A lover of contemporary aesthetics, interior designer and homeowner Elisabeth McCabe didn’t seem likely to be taken with a traditional-style home. But when she saw a stately Georgian-style residence in the River Oaks neighborhood of Houston, she was captivated. “The house was dark and the kitchen was too small,” McCabe says. “But I couldn’t stop thinking about it. I came back seven times and kept visualizing how I would open it up and create this clean, simple interior as a backdrop for the things I love.”
McCabe had been house hunting for mainly one reason: Her family needed more space. “I have a husband, Brian, three children, two dogs, a cat and a fish,” she says. “We were outgrowing our old home.” The designer and her brood, however, were already living in River Oaks and wanted to stay there. “We moved to this neighborhood from New York City 16 years ago and haven’t left,” she says. “It’s near the city and is filled with beautiful old-growth trees.”
The designer gave into what felt like a gravitational pull and purchased her ideally situated would-be dream home. She was then poised to make changes but required assistance with the architecture. “My husband and I prefer contemporary design,” she says. “So, when I saw another house close by that had clean lines but still fit in with the traditional style of the neighborhood, I left a note for the owners, who called and gave me the name of their architect.” That architect was Reagan Miller—and he quickly joined forces with McCabe to help reimagine her new home. “The house was generally well-done,” Miller says.
“It was just dated, and Elisabeth wanted a more current sensibility.” Therefore, Miller painted the typical red brick white and replaced the traditional-style entrance with a modernist steel canopy that hangs above double steel front doors. For the interior, he modernized the layout. “I opened up the kitchen to the family room by removing a staircase that compartmentalized the areas,” he explains. “There were two other staircases, so the third wasn’t necessary.” Using the square footage he had gained, the architect added a small office and bedroom on the upper level.
The third staircase was superfluous, but the prominent trimwork throughout the house was not. “I fell for the high- profile moldings,” McCabe says. “When I first looked at the house, I imagined painting them and the walls white so everything from the ground up would be monochromatic.” Eventually, the designer did just that. And the effect of the white-on-white design gesture was a neutralization that let the texture of the moldings burst forth. McCabe made the wood floors a textural experience, too, by layering high-gloss polish on top of an ebony stain. Similarly, the walls and the ceiling of the study are painted black and glisten with a lacquer finish. “We added so much sleekness to this house; it’s everywhere you look,” says builder David Stone.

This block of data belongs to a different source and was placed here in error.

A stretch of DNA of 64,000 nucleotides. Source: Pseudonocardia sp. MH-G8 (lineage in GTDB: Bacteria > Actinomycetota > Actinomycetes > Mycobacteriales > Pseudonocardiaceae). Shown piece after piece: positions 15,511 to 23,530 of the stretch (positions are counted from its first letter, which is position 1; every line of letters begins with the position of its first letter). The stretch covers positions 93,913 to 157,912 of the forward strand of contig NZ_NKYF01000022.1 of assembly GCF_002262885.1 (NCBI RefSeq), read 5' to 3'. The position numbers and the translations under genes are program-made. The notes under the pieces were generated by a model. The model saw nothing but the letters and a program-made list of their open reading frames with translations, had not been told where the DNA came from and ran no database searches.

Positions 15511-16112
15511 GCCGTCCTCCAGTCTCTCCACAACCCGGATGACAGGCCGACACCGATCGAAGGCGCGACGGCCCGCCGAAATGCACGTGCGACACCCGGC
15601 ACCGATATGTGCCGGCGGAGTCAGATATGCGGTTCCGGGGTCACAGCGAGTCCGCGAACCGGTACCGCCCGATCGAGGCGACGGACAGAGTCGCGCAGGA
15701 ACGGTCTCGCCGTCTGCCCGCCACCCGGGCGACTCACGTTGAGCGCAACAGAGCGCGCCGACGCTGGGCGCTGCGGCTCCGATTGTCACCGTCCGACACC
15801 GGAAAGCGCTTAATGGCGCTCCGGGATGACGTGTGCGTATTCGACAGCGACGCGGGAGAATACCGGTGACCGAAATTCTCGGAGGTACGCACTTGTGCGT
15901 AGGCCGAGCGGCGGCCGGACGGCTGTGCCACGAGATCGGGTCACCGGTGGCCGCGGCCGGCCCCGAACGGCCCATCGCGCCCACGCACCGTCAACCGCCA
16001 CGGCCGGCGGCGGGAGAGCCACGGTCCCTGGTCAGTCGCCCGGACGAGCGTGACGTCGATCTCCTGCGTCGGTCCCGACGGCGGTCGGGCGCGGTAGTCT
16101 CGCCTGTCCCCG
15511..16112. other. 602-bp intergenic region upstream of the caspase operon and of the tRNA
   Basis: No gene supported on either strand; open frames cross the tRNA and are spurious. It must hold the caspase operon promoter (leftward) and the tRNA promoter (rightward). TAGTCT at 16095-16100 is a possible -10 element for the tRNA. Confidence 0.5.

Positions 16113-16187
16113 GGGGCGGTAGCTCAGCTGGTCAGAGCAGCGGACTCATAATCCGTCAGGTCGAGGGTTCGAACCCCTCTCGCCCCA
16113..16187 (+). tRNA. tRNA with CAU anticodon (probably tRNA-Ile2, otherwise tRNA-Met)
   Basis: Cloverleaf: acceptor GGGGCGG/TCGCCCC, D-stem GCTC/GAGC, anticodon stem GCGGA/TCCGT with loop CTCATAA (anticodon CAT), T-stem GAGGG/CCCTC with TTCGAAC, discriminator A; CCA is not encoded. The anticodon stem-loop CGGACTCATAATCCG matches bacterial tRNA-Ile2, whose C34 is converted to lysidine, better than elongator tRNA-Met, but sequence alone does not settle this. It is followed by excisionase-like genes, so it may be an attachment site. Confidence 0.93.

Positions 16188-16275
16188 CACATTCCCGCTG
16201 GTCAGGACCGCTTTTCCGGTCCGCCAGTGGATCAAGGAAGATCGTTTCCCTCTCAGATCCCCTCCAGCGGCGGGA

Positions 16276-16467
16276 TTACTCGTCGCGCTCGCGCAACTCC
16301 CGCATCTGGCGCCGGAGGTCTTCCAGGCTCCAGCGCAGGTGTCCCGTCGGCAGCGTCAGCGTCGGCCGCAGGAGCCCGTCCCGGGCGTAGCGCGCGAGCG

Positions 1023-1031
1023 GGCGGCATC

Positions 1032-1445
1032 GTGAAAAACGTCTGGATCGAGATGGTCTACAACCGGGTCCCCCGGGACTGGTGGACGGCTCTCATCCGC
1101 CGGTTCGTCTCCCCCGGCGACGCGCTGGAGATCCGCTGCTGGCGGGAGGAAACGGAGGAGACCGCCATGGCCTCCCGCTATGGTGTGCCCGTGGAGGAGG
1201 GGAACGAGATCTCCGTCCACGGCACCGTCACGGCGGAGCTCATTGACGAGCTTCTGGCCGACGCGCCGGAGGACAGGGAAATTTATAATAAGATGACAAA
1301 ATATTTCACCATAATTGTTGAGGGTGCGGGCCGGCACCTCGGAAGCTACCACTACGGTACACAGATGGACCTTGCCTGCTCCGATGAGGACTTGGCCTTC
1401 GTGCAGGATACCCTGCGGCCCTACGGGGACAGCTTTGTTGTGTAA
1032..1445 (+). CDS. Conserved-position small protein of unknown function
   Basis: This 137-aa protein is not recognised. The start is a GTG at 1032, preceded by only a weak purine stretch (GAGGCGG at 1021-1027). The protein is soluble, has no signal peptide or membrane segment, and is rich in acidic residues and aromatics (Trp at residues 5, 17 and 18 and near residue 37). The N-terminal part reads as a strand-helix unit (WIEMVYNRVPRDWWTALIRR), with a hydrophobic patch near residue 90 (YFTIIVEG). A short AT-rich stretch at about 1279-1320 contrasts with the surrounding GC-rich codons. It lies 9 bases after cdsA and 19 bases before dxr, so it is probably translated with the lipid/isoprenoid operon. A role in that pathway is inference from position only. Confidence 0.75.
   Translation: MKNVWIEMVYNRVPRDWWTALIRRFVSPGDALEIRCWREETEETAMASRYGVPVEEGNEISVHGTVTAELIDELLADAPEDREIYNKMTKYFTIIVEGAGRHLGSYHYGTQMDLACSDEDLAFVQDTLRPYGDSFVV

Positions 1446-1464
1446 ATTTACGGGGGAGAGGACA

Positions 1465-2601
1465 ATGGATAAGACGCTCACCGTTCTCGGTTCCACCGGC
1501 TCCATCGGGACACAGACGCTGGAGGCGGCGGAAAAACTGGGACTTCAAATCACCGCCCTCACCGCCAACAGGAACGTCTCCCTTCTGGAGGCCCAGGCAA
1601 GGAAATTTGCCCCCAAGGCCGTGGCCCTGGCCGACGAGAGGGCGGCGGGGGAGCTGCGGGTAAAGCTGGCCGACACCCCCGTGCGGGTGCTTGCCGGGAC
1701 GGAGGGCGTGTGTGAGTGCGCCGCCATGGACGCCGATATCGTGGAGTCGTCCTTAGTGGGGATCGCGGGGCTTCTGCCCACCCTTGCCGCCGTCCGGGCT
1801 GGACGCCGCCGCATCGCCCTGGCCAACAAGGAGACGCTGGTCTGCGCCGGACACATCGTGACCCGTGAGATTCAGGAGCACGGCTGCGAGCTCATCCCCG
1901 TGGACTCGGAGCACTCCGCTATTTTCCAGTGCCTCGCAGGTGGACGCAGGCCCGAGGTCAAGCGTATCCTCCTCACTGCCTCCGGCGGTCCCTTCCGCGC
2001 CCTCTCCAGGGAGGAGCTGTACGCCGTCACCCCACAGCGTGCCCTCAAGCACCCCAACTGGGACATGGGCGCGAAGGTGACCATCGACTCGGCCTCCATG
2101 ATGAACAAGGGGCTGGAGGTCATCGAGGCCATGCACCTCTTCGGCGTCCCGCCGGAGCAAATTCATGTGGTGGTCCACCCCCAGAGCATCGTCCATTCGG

Once the interior architecture was transformed into a bright and richly textured setting, McCabe, who resides on the board of the Contemporary Arts Museum Houston, was able to place her collection of significant contemporary artworks. “There’s a light box by Leo Villareal in the entry,” she says. “At night, the space turns different colors depending on the color of the box.” In the living room, sculptures by Joseph Havel are ethereal in presentation. “They’re old book pages buried in Lucite,” says McCabe. And above the study fireplace, an abstract work by Dana Frankfort has the word “think” hidden within its paint. Some works the owners identify with on a personal level, such as a lithograph by Robert Longo, while others focus on form and color. The wildly diverse collection, which McCabe cultivated with the help of art consultant Melissa Kepke Grobmyer of MKG Art Management, also includes works by Kenneth Noland, Pat Steir, Andy Coolquitt and Jackie Saccoccio.
The achromatic luster of the flooring and the walls was the ideal background for McCabe’s collection of whimsical furnishings, too. “I design the way I choose art,” she says. “I buy things I love, and they all seem to work together.” To this end, the designer combined antiques and modern pieces in each of the rooms. “It’s more interesting and unexpected,” she explains. Antique French chairs surround a Eero Saarinen-designed table in the dining room, where a massive and glittering Art Deco-style crystal chandelier hangs from the ceiling. “I wanted that fixture for years,” McCabe says. In the entry, the designer offset an iconic vintage black plastic hand chair with a midcentury Italian Lucite pendant, while in the living room, she juxtaposed a pair of white barrel chairs with vintage crystal sconces and a fanciful Hal Bienenfeld Art Deco mirror.
McCabe’s home—a design that celebrates both traditional and contemporary styles—is a beautifully minimalist scene where her dynamic collections have the spotlight. But that’s not how it began. “This house was on the market for almost two years,” McCabe says. “I don’t think people could see how to open it up.” In her mind’s eye, the designer knew almost immediately exactly how she would transform the space. “I envisioned having almost no color and lots of texture,” she says. “I wanted to give my favorite things great presence by making everything else aesthetically peaceful.” Today, the house appears exactly the way she visualized it, proving imagination really is everything.